Conclusion Top


Our findings indicate excellent long-term esthetic, functional, and sensory outcomes of distal digit replantation. In this regard, our findings emphasize consideration of replantation in single-level clear-cut distal digit amputations without avulsion or crush injury as a technique associated with excellent esthetic long-term outcomes. An experienced microsurgery team and appropriate patient selection are crucial for the postoperational success of distal digital replantation. Nonetheless, it should be noted that while reconstruction with other techniques remains still possible in unsuccessful replantations, it is not possible to replant an amputated digit treated already with other methods within the first 6 h of injury.

Financial support and sponsorship

Nil.

Conflicts of interest

There are no conflicts of interest.



 
  References Top

1.
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Kim SH, Kim DW, Hwang JH, Kim KS. The concept of door-to-surgery time in distal digital replantation. J Korean Med Sci 2018;33:e72.  Back to cited text no. 5
    
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Chang J, Jones N. Twelve simple maneuvers to optimize digital replantation and revascularization. Tech Hand Up Extrem Surg 2004;8:161-6.  Back to cited text no. 13
    
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Casal D, Gomez MM, Antunes P, Candeias H, Almeida MA. Defying standard criteria for digital replantation: A case series. Int J Surg Case Rep 2013;4:597-602.  Back to cited text no. 14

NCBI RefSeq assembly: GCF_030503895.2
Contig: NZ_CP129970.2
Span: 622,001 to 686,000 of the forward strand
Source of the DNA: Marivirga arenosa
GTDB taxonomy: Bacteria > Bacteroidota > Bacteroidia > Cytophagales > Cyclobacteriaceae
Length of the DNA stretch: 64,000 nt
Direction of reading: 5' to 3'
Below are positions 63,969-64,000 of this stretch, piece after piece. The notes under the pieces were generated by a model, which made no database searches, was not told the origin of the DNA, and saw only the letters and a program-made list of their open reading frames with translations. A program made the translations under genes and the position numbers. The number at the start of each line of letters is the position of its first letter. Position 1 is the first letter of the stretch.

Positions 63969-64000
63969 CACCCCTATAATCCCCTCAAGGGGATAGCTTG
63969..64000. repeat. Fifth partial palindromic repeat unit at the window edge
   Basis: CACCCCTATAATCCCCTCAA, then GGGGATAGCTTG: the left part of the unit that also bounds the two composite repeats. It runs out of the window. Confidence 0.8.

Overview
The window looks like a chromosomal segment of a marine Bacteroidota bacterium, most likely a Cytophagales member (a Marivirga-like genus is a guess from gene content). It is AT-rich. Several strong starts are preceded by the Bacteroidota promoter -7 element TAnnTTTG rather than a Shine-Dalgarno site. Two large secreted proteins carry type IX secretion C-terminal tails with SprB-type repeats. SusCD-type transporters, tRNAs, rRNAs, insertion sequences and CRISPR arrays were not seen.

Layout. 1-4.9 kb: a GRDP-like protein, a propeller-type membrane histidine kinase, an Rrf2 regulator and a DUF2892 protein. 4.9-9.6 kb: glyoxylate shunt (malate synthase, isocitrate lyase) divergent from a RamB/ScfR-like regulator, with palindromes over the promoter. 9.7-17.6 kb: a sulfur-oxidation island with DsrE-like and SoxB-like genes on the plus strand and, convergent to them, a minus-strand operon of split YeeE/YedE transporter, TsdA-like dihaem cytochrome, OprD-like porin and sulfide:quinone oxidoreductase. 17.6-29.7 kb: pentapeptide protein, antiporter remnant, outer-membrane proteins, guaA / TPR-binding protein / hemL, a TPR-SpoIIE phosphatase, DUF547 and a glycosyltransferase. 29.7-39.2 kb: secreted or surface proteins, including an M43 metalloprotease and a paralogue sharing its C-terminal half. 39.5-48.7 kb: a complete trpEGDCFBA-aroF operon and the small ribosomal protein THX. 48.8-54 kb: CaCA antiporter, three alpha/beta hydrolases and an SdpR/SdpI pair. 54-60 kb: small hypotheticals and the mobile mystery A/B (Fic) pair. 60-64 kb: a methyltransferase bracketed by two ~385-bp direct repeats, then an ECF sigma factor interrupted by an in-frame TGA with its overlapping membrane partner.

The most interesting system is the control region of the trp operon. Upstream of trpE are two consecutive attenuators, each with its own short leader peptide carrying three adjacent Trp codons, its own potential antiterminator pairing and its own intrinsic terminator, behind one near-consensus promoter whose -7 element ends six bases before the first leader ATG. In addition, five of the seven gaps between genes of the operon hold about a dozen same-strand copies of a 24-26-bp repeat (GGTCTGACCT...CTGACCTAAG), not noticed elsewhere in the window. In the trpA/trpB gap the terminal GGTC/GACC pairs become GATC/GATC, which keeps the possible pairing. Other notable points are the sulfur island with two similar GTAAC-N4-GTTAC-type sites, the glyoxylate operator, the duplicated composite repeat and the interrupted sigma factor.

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Kim WK, Lim JH, Han SK. Fingertip replantations: Clinical evaluation of 135 digits. Plast Reconstr Surg 1996;98:470-6.  Back to cited text no. 15
    
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Patradul A, Ngarmukos C, Parkpian V. Distal digital replantations and revascularizations. 237 digits in 192 patients. J Hand Surg Br 1998;23:578-82.  Back to cited text no. 16
    
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Hahn HO, Jung SG. Results of replantation of amputated fingertips in 450 patients. J Reconstr Microsurg 2006;22:407-13.  Back to cited text no. 17
    
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Krauss EM, Lalonde DH. Secondary healing of fingertip amputations: A review. Hand (N Y) 2014;9:282-8.  Back to cited text no. 19
    
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    Figures

  [Figure 1], [Figure 2], [Figure 3], [Figure 4], [Figure 5], [Figure 6]
 
 
    Tables

  [Table 1], [Table 2], [Table 3], [Table 4]